Joining the fast growing mountain of new rock docs, “Beijing Bubbles” profiles five underground bands in China’s capital who express dissatisfaction ranging from muted to outspoken with their homeland. Although made on a manifestly tiny budget, pic by Teuton newcomers Susanne Messmer (a music journo) and George Lindt (a sophomore documaker) makes a joyful noise and scores some insights. “Bubbles” should secure more fest and broadcasting gigs before collecting small change in its hat on ancillary.
Groups and musicians profiled make up an interesting spectrum of styles. Raucous Joyside is fronted by gangly punk Bia Yuan, who only wants to sing, drink and have sex. Thoughtful lead guitarist Liu Donghong of smoother combo Sha Zi takes filmmakers on a tour of Tiananmen Square, recalls the 1989 protests, and points out the Great Hall of the People (where the Communist Party holds its general meetings), where “all the really bad ideas come out.”
The band members of neo-New Wave outfit T9 talk of deliberately isolating themselves from mainstream Chinese culture, while the musicians in Ramones-like outfit New Pants, one of whom runs a store selling toys and movie merchandise on the side, cherish their underground status.
Adding a more positive spin, the lead singer (name unknown) of quasi-riot-girl act Hang on the Box proclaims that her creativity thrives on feeling out of synch with the rest of society.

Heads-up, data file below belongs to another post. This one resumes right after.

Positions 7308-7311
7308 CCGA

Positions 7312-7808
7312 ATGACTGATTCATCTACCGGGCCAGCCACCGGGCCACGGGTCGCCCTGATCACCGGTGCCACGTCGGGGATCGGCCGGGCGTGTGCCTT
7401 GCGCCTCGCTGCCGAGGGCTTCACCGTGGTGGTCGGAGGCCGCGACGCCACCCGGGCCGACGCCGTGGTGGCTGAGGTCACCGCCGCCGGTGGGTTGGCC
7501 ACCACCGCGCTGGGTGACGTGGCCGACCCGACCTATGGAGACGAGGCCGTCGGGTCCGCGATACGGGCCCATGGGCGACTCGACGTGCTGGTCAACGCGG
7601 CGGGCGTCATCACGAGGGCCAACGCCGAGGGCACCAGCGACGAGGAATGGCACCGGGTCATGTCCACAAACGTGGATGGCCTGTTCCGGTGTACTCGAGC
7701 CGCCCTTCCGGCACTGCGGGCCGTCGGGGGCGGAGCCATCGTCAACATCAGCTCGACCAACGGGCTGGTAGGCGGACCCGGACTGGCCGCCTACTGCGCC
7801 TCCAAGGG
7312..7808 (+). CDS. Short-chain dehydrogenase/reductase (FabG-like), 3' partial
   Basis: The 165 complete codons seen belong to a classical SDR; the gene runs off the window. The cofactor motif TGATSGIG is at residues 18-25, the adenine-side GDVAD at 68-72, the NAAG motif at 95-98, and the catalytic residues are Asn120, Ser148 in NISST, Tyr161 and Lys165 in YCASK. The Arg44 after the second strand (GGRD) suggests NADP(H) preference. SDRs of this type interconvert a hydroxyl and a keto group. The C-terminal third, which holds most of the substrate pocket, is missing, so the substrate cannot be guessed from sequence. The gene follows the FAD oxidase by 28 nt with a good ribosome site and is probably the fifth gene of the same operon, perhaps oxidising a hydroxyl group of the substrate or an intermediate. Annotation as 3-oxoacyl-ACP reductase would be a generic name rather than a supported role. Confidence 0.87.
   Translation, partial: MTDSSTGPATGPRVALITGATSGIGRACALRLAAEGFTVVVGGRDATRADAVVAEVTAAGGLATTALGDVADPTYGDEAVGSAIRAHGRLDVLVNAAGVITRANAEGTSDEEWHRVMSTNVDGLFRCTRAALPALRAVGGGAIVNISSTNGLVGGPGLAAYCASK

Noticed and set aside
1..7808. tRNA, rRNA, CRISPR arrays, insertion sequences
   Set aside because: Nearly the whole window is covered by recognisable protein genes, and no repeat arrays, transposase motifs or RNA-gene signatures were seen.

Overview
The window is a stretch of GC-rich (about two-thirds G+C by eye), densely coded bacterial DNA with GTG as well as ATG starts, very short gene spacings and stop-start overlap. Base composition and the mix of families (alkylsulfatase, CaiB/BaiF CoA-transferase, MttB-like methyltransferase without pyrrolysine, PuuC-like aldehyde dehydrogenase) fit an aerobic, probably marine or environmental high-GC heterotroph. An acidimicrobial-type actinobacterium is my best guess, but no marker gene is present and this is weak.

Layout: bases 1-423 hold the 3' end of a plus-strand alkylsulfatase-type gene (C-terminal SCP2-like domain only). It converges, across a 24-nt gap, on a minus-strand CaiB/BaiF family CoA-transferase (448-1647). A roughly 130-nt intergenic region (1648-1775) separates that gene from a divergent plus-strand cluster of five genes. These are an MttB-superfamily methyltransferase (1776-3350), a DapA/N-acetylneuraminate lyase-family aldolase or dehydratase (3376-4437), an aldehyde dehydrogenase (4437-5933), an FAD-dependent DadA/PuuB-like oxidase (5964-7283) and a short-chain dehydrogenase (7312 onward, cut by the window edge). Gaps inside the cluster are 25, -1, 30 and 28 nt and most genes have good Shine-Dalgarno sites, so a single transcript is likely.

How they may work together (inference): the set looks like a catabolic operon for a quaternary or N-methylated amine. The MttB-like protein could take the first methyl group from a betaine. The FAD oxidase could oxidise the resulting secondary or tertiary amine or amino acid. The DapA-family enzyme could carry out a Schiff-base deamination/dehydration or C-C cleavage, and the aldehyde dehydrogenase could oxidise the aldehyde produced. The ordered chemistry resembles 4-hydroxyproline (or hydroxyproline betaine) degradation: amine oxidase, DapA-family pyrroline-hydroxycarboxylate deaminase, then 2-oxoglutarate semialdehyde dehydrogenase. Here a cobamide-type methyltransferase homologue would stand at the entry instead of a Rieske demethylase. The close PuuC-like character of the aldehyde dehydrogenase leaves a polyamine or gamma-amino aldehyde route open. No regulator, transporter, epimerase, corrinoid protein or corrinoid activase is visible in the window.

Images of bustling shopping malls and Beijing’s teeming streets counterpoint the shabby flats and backstreets in which the various musicians interviewed dwell, while other short clips show the more traditional pop music favored by the general public being played in local bars and restaurants. Biographical information about the subjects is somewhat lacking, although one mother pops up to proudly declaim her pride in her son.
Just enough footage of various gigs is used to give a fuller flavor of the music without turning the pic into a concert docu. Lensing is competent, low lighting proving a challenge in some of the venues seen, but sound recording is pro. Pic’s onscreen title is simply “Beijing Bubbles,” yet Thessaloniki press catalog refers to it as “Beijing Bubbles — Punk and Rock in China’s Capital.”